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Satisfaction with and reasons for choosing faith-inspired health care provision in Ghana

Listed author(s):
  • Shojo, Mari
  • Tsimpo, Clarence
  • Wodon, Quentin

This paper relies on household survey data as well as qualitative fieldwork to answer two questions about the services provided by faith-inspired health care providers in Ghana: how satisfied are patients with the services received?; and why are patients choosing faith-inspired providers for care? The quantitative survey data suggests that the level of satisfaction with the services provided by faith-inspired facilities is similar to that for public facilities, but lower than for private non-religious facilities. The qualitative data suggests that the reasons that lead patients to choose faith-inspired providers are not related to religion per se, but rather to the quality of the services provided, including (but not only) through the values of dignity and respect for patients that these facilities exhibit. Indirectly this suggests that the satisfaction with and quality of services provided by faith-inspired providers may be higher than suggested by survey data. At the same time, patients mention some areas for improvement including in terms of availability of medicines and equipment.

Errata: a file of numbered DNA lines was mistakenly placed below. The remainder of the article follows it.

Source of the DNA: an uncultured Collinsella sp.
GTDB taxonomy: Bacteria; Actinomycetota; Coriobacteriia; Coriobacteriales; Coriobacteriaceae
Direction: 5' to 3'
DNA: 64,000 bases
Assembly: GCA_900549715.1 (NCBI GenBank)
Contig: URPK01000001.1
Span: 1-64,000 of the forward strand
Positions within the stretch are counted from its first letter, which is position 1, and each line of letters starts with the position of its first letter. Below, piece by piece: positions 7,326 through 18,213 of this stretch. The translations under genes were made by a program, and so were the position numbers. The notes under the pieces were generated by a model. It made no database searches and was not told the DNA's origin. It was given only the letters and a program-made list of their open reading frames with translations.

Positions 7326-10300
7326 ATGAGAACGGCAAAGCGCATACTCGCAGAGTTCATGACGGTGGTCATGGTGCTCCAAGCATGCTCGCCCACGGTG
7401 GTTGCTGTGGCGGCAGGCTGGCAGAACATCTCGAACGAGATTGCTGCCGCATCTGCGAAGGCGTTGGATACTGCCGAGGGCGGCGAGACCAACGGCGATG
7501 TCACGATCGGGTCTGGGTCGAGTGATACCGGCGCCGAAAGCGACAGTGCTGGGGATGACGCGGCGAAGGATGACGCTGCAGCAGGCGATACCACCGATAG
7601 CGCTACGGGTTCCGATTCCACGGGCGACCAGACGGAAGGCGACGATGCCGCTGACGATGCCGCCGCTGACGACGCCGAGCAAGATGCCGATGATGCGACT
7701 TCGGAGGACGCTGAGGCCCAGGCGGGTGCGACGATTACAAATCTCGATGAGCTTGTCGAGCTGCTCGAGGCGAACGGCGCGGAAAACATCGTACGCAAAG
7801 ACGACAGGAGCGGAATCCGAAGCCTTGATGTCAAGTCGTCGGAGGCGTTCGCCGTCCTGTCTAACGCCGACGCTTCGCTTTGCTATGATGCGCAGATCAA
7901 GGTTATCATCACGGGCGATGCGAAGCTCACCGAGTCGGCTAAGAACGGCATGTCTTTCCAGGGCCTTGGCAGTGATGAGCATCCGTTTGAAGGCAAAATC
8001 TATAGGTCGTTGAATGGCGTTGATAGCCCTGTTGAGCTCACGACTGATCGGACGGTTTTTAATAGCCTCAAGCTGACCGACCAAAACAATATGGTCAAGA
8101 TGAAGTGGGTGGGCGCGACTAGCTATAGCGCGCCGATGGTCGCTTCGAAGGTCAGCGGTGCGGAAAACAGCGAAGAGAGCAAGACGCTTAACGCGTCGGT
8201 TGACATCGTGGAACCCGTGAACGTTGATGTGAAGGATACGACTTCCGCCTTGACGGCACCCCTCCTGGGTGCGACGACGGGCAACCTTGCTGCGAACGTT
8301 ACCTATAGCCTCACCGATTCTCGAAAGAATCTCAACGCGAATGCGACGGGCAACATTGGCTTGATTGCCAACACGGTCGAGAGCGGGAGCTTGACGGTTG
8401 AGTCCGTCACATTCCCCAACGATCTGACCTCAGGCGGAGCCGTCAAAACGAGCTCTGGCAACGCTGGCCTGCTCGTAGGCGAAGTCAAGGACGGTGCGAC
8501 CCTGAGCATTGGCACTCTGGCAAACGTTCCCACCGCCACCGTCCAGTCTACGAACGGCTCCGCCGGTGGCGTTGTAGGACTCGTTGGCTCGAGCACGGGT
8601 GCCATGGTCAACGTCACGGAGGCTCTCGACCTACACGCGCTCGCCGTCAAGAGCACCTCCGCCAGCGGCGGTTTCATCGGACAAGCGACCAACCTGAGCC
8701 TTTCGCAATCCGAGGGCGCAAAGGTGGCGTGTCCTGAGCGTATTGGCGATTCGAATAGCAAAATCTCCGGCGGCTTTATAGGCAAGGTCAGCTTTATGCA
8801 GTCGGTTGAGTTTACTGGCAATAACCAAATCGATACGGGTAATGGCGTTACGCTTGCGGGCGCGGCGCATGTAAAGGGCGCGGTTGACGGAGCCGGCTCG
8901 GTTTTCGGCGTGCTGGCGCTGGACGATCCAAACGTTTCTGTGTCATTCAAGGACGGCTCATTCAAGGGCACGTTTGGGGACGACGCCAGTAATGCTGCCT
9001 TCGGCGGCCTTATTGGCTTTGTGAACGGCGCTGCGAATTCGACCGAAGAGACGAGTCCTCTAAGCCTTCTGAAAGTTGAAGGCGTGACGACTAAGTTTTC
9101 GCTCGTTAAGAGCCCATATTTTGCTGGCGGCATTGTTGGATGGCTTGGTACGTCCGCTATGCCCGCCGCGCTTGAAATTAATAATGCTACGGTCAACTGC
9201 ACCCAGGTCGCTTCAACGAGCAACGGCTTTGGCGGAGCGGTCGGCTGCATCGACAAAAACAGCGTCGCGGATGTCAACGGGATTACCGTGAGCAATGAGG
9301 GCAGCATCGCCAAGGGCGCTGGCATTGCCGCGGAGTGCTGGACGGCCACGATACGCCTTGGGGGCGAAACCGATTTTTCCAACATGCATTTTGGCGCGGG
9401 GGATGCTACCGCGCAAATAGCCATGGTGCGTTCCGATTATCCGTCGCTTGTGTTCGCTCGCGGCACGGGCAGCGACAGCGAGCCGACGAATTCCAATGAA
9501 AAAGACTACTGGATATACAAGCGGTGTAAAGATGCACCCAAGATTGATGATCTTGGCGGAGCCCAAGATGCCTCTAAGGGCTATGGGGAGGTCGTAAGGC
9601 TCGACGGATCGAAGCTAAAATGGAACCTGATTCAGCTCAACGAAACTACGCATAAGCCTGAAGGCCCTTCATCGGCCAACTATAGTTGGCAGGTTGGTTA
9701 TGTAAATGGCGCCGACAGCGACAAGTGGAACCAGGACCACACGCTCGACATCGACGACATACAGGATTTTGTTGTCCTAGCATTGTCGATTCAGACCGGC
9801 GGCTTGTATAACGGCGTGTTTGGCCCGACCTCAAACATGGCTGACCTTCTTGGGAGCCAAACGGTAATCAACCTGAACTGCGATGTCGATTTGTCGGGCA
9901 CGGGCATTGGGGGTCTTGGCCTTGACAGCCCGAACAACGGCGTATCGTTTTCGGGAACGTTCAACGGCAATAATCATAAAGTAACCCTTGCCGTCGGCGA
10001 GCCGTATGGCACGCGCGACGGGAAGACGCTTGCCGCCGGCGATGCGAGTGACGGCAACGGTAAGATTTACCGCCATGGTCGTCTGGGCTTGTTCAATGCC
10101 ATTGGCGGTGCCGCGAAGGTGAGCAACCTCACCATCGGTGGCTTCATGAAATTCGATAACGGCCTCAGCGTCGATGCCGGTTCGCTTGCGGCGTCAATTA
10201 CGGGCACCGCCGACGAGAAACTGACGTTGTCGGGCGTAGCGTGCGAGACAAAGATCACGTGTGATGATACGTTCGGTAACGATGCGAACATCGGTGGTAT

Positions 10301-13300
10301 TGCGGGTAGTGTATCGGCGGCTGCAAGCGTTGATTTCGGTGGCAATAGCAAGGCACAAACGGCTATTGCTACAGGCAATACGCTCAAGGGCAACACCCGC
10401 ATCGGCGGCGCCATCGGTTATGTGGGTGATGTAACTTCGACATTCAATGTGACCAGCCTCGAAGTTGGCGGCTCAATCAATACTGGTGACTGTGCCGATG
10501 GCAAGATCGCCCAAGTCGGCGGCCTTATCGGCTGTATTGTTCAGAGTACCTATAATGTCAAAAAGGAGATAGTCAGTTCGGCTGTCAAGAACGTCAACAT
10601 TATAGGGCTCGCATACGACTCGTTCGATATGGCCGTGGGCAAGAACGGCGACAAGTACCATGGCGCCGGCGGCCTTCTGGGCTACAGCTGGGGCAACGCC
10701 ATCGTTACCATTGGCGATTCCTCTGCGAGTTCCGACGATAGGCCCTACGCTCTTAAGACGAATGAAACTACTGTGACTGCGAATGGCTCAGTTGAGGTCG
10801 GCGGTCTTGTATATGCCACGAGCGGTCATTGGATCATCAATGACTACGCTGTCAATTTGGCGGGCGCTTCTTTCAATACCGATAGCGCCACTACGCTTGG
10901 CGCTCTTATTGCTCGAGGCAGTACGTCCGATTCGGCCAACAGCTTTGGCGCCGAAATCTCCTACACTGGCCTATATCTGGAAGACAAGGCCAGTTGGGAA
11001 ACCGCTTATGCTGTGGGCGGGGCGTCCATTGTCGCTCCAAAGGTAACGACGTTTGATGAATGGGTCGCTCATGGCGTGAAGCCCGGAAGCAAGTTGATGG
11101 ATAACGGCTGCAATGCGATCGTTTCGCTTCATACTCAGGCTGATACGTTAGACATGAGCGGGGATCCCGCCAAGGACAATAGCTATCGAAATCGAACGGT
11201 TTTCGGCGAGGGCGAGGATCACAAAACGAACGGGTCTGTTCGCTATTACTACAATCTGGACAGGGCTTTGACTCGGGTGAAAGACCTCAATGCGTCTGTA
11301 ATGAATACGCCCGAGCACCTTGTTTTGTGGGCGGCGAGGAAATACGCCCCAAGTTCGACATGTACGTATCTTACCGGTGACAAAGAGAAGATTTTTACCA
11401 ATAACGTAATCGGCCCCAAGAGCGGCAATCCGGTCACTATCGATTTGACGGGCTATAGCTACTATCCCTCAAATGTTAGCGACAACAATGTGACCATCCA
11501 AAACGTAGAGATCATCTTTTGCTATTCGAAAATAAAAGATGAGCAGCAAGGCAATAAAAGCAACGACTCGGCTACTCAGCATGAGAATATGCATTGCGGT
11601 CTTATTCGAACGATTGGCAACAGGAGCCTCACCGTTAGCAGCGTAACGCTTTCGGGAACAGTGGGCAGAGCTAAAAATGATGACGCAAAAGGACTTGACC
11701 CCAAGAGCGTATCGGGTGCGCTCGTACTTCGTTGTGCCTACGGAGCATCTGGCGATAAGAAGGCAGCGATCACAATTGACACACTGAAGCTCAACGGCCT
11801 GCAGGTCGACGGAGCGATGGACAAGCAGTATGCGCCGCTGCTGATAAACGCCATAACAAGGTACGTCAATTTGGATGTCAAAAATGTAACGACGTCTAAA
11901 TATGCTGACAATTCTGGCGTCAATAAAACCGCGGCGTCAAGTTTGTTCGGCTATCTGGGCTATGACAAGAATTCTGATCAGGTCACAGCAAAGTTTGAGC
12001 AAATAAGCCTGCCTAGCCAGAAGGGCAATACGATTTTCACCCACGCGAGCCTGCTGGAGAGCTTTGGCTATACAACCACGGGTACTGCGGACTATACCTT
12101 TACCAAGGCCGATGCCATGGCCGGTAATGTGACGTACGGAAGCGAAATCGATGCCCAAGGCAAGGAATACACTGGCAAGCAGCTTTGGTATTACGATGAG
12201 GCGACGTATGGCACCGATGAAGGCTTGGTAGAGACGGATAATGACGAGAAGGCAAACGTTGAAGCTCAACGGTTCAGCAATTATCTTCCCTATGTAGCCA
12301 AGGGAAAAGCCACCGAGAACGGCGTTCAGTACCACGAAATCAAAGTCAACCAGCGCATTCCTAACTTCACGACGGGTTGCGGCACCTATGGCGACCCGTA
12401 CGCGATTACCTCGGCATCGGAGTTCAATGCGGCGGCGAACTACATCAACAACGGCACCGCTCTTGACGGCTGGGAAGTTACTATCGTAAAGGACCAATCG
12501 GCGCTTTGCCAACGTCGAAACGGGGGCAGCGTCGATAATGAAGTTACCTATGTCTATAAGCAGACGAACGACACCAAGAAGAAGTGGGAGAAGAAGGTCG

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Paper provided by University Library of Munich, Germany in its series MPRA Paper with number 45376.

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Date of creation: Nov 2012
Handle: RePEc:pra:mprapa:45376
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  1. Olivier, Jill & Wodon, Quentin, 2012. "Satisfaction with faith-inspired health care services in Africa: review and evidence from household surveys," MPRA Paper 45374, University Library of Munich, Germany.
  2. Jill Olivier & Mari Shojo & Quentin Wodon, 2014. "Faith-Inspired Health Care Provision In Ghana: Market Share, Reach To The Poor, And Performance," The Review of Faith & International Affairs, Taylor & Francis Journals, vol. 12(1), pages 84-96, January.
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